- Associated Press - Sunday, May 23, 2010

BEIJING (AP) — The United States hasn’t swayed China yet on the need to punish North Korea and Iran heading into high-level talks between American and Chinese officials on greater security and economic cooperation, a senior Obama administration official said Sunday.

With the two-day meetings beginning Monday, the two powers haven’t settled on how to deal with North Korea, blamed for the deadly sinking of a South Korean warship, the official said.

While an international report has found the North responsible, China isn’t convinced, said the official, who spoke on condition of anonymity to describe the conversation at a private dinner hosted by State Councilor Dai Bingguo for U.S. Secretary of State Hillary Rodham Clinton.

A second stalemate involves specifics about new U.N. penalties against Iran over its disputed nuclear program.

It’s evident the U.S. faces a struggle in securing China’s cooperation on both issues, expected to be the subject of intense consultations during the Beijing sessions. Mrs. Clinton and U.S. Treasury Secretary Timothy F. Geithner are leading the American delegation.

At the dinner, the official said, the American side made clear how serious the United States and its allies South Korea and Japan take the sinking of the Cheonan on March 26, which killed 46 sailors in the South’s worst military disaster since a truce ended the Korean War in 1953.

An international team of civilian and military investigators said in a report Thursday that a North Korean submarine fired a homing torpedo at the ship, ripping it in two. North Korea has denied any role.

The Americans also told the Chinese that it was important to work closely on the matter, which the United States and South Korea contend amounts to a breach of the Korean armistice. South Korea was expected to announce on Monday that it will take the issue to the U.N. Security Council.

The official would not discuss the steps that South Korea would announce, but said there had been close consultation between Washington and Seoul and that the United States would support the South’s position. China is not ready to take that step, still seeking proof of North Korean involvement.

China, North Korea’s primary ally and benefactor, holds a permanent, veto-wielding seat on the U.N. Security Council, making its backing for any penalties essential. Beijing has called the sinking “unfortunate” but has said little else publicly.

North Korea on Sunday threatened to “crush” South Korea and said the report was an “enormous fabrication” only designed to justify the South’s attempt to invade the North in collaboration with the United States.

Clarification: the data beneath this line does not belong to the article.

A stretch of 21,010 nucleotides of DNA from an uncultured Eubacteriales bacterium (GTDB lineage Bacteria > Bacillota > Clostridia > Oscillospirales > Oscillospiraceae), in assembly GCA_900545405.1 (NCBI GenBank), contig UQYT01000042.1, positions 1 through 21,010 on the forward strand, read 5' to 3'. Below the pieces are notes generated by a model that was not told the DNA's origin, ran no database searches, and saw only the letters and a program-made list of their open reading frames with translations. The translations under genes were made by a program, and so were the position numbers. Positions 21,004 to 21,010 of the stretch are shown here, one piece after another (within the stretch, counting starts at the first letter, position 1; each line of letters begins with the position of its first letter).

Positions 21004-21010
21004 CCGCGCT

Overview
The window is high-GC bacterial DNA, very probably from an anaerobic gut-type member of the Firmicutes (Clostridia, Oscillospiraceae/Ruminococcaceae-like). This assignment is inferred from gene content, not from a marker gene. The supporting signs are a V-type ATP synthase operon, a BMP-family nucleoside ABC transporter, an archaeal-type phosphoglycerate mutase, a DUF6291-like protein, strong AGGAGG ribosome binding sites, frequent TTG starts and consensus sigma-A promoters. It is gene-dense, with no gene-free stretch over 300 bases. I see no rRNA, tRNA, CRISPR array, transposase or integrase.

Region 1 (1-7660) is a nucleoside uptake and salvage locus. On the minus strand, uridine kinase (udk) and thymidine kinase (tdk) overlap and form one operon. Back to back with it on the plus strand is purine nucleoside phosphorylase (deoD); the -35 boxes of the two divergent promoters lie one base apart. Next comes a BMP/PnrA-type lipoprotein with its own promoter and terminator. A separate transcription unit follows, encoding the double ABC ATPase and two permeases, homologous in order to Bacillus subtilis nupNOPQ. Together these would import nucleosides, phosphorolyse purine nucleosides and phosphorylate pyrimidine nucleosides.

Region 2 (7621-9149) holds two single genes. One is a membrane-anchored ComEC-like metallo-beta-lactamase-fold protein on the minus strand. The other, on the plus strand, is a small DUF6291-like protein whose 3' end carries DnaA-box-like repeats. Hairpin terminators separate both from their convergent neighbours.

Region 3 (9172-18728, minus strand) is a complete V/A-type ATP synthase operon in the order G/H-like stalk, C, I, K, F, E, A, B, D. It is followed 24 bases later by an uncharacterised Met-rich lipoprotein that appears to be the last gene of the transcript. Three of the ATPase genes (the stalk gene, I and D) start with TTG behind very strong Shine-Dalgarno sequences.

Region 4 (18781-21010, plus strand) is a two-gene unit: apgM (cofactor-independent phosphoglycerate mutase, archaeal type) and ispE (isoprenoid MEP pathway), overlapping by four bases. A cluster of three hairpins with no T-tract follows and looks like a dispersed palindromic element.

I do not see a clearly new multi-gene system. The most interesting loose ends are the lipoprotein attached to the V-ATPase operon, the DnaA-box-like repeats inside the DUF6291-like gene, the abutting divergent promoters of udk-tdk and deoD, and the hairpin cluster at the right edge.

On Iran, the U.S. official said China had agreed in principle to a new draft resolution of U.N. penalties over Tehran’s refusal to prove that its nuclear program is peaceful. Substantial work with Beijing on the specifics is ahead.

Details such as the names of Iranian companies and individuals subject to penalties are to appear in an as-yet unfinished part of the draft, the result of months of painstaking negotiations.

With major investments in Iran, China has resisting fresh penalties. Iran is under three sets of U.N. sanctions for failing to come clean about its nuclear program and halt uranium enrichment that can produce the fuel for an atomic weapon. Iran denies it is seeking nuclear weapons, saying its program is only for peaceful purposes.

Before the dinner, Mrs. Clinton stressed the economic angle to the talks, saying that she and Mr. Geithner would push Beijing to level the playing field for U.S. companies operating in China.

“For trade to work in any economy and for it to produce the benefits we know it can, there must be a level playing field where domestic and international companies can compete freely and openly,” she told Chinese officials and employees at a Boeing maintenance facility in Shanghai, where she spent two days before traveling to the capital.

Mrs. Clinton said the U.S. side would seek greater openness in regulations, nondiscrimination, fair access to markets and strong enforcement of intellectual property rights. Those are important elements in fulfilling President Obama’s pledge to double U.S. exports within five years and create 2 million jobs.

One issue likely to come up in the talks is the trade advantage Beijing has because of an undervalued Chinese currency.

As the European financial crisis deepens, Beijing appears to be pulling back from expected moves to loosen its currency’s peg to the U.S. dollar, saying the euro’s slide to four-year lows against the dollar is putting too heavy a burden on its own exporters.

Some economists say the yuan is undervalued by up to 40 percent against the dollar, giving Chinese exporters an unfair advantage in overseas markets.

Associated Press writer Hyung-jin Kim in Seoul contributed to this report.

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